Parenting is not easy. It can be difficult—although rewarding—on many levels. One of the ways in which parenting could be considered a difficulty is when your toddler has an aggressive temper tantrum. Aggressive temper tantrums can be hard to deal with, especially in public. Here are a few ways in which you can calm your toddler:
- Remove them from the immediate situation. If a child is overreacting about something in the present situation, the tantrum likely will only get worse if they stay there. Take your child aside somewhere, and hold their hands firmly but gently if they are still attempting to hit you.
- Remind your child, firmly but lovingly: “In this family, hitting is not okay.” Then, proceed to calmly ask your child what is bothering them.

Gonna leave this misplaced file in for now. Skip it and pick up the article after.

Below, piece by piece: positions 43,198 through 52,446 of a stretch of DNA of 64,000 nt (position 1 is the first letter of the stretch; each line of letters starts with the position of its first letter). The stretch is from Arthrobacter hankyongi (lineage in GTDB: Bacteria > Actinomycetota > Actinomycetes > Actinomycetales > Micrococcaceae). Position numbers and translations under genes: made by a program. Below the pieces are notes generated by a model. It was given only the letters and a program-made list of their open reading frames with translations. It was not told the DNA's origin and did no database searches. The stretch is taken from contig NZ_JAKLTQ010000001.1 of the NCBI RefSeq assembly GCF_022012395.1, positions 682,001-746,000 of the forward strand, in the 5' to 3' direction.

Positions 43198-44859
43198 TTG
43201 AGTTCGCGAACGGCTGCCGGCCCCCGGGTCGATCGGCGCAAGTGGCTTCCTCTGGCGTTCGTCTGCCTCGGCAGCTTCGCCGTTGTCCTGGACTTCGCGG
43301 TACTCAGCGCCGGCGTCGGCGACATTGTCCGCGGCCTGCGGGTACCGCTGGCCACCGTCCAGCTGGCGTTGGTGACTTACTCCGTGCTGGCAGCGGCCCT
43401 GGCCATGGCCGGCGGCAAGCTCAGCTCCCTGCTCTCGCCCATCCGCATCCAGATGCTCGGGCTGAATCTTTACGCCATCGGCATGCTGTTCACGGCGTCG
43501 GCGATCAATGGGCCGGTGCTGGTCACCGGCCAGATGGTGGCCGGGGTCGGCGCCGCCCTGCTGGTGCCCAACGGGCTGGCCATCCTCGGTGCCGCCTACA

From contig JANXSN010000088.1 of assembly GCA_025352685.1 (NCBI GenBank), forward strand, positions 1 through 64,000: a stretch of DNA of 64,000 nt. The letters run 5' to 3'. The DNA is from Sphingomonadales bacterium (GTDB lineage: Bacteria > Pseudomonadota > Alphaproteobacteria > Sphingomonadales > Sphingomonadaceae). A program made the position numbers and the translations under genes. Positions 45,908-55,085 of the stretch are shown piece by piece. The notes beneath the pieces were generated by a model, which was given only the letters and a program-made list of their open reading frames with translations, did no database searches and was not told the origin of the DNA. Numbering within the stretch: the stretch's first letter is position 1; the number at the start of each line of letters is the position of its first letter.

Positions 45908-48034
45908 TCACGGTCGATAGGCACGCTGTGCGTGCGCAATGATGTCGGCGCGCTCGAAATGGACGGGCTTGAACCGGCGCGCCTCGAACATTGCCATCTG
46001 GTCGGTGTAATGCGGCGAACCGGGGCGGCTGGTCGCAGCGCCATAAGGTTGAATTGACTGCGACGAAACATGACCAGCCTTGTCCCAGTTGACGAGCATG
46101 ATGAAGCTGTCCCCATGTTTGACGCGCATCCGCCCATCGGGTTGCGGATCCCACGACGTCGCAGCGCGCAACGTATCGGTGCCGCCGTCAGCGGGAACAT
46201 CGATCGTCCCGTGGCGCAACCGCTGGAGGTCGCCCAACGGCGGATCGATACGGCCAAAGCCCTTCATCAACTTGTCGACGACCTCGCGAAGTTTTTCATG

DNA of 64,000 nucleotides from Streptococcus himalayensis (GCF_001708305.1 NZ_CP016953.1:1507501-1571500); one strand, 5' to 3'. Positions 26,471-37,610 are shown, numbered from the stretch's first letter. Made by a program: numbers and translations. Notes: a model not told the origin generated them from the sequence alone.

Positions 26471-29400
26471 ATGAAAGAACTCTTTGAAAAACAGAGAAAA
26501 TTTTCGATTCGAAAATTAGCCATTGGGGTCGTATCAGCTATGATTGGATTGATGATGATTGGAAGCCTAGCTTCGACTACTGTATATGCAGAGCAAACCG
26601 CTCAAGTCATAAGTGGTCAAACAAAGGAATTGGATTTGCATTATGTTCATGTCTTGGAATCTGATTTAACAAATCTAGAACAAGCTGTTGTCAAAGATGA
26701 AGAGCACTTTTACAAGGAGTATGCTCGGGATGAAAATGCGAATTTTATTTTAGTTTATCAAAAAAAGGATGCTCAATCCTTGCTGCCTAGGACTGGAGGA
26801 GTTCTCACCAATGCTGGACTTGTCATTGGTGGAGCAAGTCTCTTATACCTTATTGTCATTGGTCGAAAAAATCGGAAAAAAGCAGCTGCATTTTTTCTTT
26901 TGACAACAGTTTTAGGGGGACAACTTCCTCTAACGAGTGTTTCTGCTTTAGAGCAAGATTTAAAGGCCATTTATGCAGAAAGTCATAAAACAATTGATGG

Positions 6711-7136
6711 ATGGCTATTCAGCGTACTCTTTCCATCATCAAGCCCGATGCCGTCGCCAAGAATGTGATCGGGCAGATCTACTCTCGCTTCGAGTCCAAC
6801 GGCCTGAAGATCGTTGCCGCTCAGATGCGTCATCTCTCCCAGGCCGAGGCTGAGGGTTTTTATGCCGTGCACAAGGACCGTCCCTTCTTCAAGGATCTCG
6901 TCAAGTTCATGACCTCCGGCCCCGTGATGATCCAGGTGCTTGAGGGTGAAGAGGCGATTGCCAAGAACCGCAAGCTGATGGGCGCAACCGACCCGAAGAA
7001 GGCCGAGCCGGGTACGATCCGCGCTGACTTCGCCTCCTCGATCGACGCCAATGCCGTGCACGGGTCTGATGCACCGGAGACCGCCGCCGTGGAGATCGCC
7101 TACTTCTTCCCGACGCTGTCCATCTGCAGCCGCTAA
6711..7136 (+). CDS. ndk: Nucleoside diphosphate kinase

- Remember your child is a human being, and all human’s express emotions differently. If your child is under the age of three, they likely do not have the necessary language skills yet to express exactly what is bothering them. One tool available to them is aggression, and they will use it just as any adult would use a coping mechanism.
- Act, don’t react. If you start to act proactively, you can create other coping mechanisms for your child. You can teach them breathing exercises, where they breathe out all the “bad things” they are feeling. You can come up with a code word or phrase when your child starts to feel out of control, such as “I’m seeing red” or “I’m Hot.” You could teach your child other ways of channeling their aggression, such as having a “punching pillow” or something else to take aggression out on.
If your child is under three and still has tantrums, don’t worry. They will likely grow out of this stage in their own time. However, multiple daily tantrums do require professional health, and parents should seek out a Mental Health Provider trained to work with young children.